Playing By Ear: A Spectacle Of Shouting Finns

The Finnish group Mieskuoro Huutajat, or Shouting Men, performs in Washington, D.C.'s Dupont Circle neighborhood. [Photo by Jenny Gold/NPR] Dupont Circle is the central coordinate of the neighbhorhood I call home when I’m in Washington. It’s fertile ground for a flaneur, and I’ve witnessed some strange stuff go down around the fountain there — the bike messengers, the crack dealers, the homeless vets in ponchos and bandannas, Sarge and Pigeon Water Man, the guy with the iguana clinging to his arm — so I wish I’d been there this afternoon to hear the Finnish men’s choir Mieskuoro Huutajat, or Shouting Men. Noah Adams describes the scene on NPR:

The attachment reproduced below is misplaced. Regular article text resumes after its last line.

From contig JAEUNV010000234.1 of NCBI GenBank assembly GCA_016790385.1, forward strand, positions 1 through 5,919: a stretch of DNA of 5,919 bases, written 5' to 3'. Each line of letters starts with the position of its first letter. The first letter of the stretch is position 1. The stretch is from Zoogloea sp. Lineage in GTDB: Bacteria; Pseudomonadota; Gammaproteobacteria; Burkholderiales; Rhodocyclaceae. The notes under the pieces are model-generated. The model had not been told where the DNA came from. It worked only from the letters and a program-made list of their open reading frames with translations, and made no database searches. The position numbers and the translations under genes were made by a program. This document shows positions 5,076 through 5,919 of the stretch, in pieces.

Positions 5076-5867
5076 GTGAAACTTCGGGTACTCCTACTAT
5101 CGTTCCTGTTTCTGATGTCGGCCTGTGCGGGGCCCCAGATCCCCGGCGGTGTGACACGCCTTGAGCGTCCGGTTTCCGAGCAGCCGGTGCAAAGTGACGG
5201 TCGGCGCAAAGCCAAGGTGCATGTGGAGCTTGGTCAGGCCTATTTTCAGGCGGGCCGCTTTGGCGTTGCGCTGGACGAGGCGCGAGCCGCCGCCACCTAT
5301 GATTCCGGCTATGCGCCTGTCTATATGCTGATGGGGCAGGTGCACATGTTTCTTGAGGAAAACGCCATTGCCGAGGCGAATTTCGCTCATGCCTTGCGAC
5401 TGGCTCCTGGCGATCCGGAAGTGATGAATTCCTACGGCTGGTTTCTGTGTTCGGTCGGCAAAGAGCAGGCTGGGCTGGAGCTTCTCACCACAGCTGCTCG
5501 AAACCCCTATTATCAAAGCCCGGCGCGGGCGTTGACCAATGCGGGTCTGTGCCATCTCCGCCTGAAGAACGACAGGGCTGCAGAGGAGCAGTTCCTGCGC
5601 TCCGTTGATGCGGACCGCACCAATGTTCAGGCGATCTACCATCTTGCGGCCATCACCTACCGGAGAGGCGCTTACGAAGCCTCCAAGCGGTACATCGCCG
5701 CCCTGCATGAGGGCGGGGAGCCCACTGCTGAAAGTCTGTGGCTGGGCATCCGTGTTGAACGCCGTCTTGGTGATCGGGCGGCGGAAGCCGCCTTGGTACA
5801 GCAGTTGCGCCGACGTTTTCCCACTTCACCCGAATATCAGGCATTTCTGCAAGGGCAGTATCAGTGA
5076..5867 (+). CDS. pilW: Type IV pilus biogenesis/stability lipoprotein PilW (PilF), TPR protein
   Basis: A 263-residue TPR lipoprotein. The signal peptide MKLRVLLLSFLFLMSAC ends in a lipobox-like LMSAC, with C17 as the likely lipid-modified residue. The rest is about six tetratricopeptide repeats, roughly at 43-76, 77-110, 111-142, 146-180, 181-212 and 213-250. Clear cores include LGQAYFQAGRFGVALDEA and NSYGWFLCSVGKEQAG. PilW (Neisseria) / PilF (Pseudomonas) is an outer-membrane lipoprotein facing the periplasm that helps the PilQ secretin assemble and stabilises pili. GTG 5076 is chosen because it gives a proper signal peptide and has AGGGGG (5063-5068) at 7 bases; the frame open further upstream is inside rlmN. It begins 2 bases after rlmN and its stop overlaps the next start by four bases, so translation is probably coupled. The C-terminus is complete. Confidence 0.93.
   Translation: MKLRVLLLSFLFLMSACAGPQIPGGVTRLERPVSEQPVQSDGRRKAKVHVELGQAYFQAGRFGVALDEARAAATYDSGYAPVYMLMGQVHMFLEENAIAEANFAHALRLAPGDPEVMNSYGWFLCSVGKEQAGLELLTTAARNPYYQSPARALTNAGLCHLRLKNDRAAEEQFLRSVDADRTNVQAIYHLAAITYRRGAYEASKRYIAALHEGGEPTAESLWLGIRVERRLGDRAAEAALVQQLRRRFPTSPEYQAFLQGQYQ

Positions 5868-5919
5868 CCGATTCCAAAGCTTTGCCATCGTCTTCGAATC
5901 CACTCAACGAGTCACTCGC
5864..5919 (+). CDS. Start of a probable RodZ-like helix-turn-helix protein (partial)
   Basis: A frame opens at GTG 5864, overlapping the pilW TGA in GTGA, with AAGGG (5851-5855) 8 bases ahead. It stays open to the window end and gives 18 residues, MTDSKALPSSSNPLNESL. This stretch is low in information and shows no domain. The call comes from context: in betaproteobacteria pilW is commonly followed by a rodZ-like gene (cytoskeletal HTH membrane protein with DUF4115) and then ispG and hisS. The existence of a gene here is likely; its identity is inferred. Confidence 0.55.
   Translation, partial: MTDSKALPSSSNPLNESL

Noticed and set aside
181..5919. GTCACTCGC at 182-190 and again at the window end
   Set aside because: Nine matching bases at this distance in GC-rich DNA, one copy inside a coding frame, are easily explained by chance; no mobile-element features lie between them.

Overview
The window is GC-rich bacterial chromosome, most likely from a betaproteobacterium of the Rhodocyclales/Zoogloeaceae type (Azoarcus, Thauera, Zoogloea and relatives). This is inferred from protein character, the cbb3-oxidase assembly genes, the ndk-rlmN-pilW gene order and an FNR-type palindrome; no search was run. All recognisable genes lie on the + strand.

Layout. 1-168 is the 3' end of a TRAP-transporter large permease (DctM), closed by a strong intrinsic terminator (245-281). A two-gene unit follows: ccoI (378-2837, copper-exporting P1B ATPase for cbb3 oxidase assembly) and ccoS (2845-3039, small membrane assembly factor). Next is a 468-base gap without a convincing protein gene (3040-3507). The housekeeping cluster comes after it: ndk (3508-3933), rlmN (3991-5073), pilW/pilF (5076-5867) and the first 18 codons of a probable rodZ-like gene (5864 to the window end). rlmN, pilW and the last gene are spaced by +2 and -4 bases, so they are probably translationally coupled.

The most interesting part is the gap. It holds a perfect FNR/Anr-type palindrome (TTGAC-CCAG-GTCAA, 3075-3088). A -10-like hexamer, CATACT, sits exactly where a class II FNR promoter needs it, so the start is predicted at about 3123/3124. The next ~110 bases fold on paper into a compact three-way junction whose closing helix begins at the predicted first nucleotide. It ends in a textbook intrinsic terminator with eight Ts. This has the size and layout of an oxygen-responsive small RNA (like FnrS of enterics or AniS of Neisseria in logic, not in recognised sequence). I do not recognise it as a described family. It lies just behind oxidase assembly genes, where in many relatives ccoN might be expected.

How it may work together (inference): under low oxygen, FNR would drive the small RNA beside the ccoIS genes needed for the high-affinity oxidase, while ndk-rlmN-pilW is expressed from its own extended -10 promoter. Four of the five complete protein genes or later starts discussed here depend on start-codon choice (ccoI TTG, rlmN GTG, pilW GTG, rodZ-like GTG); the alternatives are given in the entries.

Unannounced and unsmiling, they walk into the Dupont Circle park wearing black suits, white shirts and black ties made from bicycle inner tubes. The 23 men follow one another in single file around the fountain.

They do not sing the words — they shout them.

The founder and director of the group, Petri Sirvio, says his guys sometimes seem displeased, but they take satisfaction from a good performance.

“Of course, if you succeed in a good piece of art, you are happy,” he says.

Listen to their homage to The Star-Spangled Banner. It sounds like a surreal fable in one of Steve Kuusisto‘s tall tales.

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